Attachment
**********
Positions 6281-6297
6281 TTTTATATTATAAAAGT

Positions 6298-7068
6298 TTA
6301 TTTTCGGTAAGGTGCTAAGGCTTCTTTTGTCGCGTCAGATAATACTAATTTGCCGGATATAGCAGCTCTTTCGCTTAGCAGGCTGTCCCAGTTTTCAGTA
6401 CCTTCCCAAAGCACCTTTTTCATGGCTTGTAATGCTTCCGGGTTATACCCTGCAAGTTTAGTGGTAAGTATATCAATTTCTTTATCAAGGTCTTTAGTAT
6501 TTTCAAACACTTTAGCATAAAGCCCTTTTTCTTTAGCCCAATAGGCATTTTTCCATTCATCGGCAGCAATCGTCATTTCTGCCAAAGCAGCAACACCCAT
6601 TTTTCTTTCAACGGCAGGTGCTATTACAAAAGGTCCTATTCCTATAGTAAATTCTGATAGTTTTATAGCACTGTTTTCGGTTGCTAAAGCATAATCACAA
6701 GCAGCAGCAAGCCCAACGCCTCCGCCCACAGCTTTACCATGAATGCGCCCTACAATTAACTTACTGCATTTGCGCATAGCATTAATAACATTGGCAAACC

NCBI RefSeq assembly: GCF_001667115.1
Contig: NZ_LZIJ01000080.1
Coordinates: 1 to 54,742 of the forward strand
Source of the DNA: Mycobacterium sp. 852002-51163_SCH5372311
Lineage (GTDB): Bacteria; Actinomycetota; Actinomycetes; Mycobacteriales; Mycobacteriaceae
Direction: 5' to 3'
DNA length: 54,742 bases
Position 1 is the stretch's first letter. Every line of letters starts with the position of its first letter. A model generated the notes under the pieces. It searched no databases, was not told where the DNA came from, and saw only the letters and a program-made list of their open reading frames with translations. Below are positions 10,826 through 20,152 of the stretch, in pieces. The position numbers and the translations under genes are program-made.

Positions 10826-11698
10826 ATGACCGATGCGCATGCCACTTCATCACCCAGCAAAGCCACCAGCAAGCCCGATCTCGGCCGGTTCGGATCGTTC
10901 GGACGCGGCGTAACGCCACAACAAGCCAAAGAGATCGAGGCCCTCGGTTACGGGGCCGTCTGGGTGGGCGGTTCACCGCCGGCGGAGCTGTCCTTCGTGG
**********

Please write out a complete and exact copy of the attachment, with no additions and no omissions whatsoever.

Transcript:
Positions 6281-6297
6281 TTTTATATTATAAAAGT

Positions 6298-7068
6298 TTA
6301 TTTTCGGTAAGGTGCTAAGGCTTCTTTTGTCGCGTCAGATAATACTAATTTGCCGGATATAGCAGCTCTTTCGCTTAGCAGGCTGTCCCAGTTTTCAGTA
6401 CCTTCCCAAAGCACCTTTTTCATGGCTTGTAATGCTTCCGGGTTATACCCTGCAAGTTTAGTGGTAAGTATATCAATTTCTTTATCAAGGTCTTTAGTAT
6501 TTTCAAACACTTTAGCATAAAGCCCTTTTTCTTTAGCCCAATAGGCATTTTTCCATTCATCGGCAGCAATCGTCATTTCTGCCAAAGCAGCAACACCCAT
6601 TTTTCTTTCAACGGCAGGTGCTATTACAAAAGGTCCTATTCCTATAGTAAATTCTGATAGTTTTATAGCACTGTTTTCGGTTGCTAAAGCATAATCACAA
6701 GCAGCAGCAAGCCCAACGCCTCCGCCCACAGCTTTACCATGAATGCGCCCTACAATTAACTTACTGCATTTGCGCATAGCATTAATAACATTGGCAAACC

NCBI RefSeq assembly: GCF_001667115.1
Contig: NZ_LZIJ01000080.1
Coordinates: 1 to 54,742 of the forward strand
Source of the DNA: Mycobacterium sp. 852002-51163_SCH5372311
Lineage (GTDB): Bacteria; Actinomycetota; Actinomycetes; Mycobacteriales; Mycobacteriaceae
Direction: 5' to 3'
DNA length: 54,742 bases
Position 1 is the stretch's first letter. Every line of letters starts with the position of its first letter. A model generated the notes under the pieces. It searched no databases, was not told where the DNA came from, and saw only the letters and a program-made list of their open reading frames with translations. Below are positions 10,826 through 20,152 of the stretch, in pieces. The position numbers and the translations under genes are program-made.

Positions 10826-11698
10826 ATGACCGATGCGCATGCCACTTCATCACCCAGCAAAGCCACCAGCAAGCCCGATCTCGGCCGGTTCGGATCGTTC
10901 GGACGCGGCGTAACGCCACAACAAGCCAAAGAGATCGAGGCCCTCGGTTACGGGGCCGTCTGGGTGGGCGGTTCACCGCCGGCGGAGCTGTCCTTCGTGG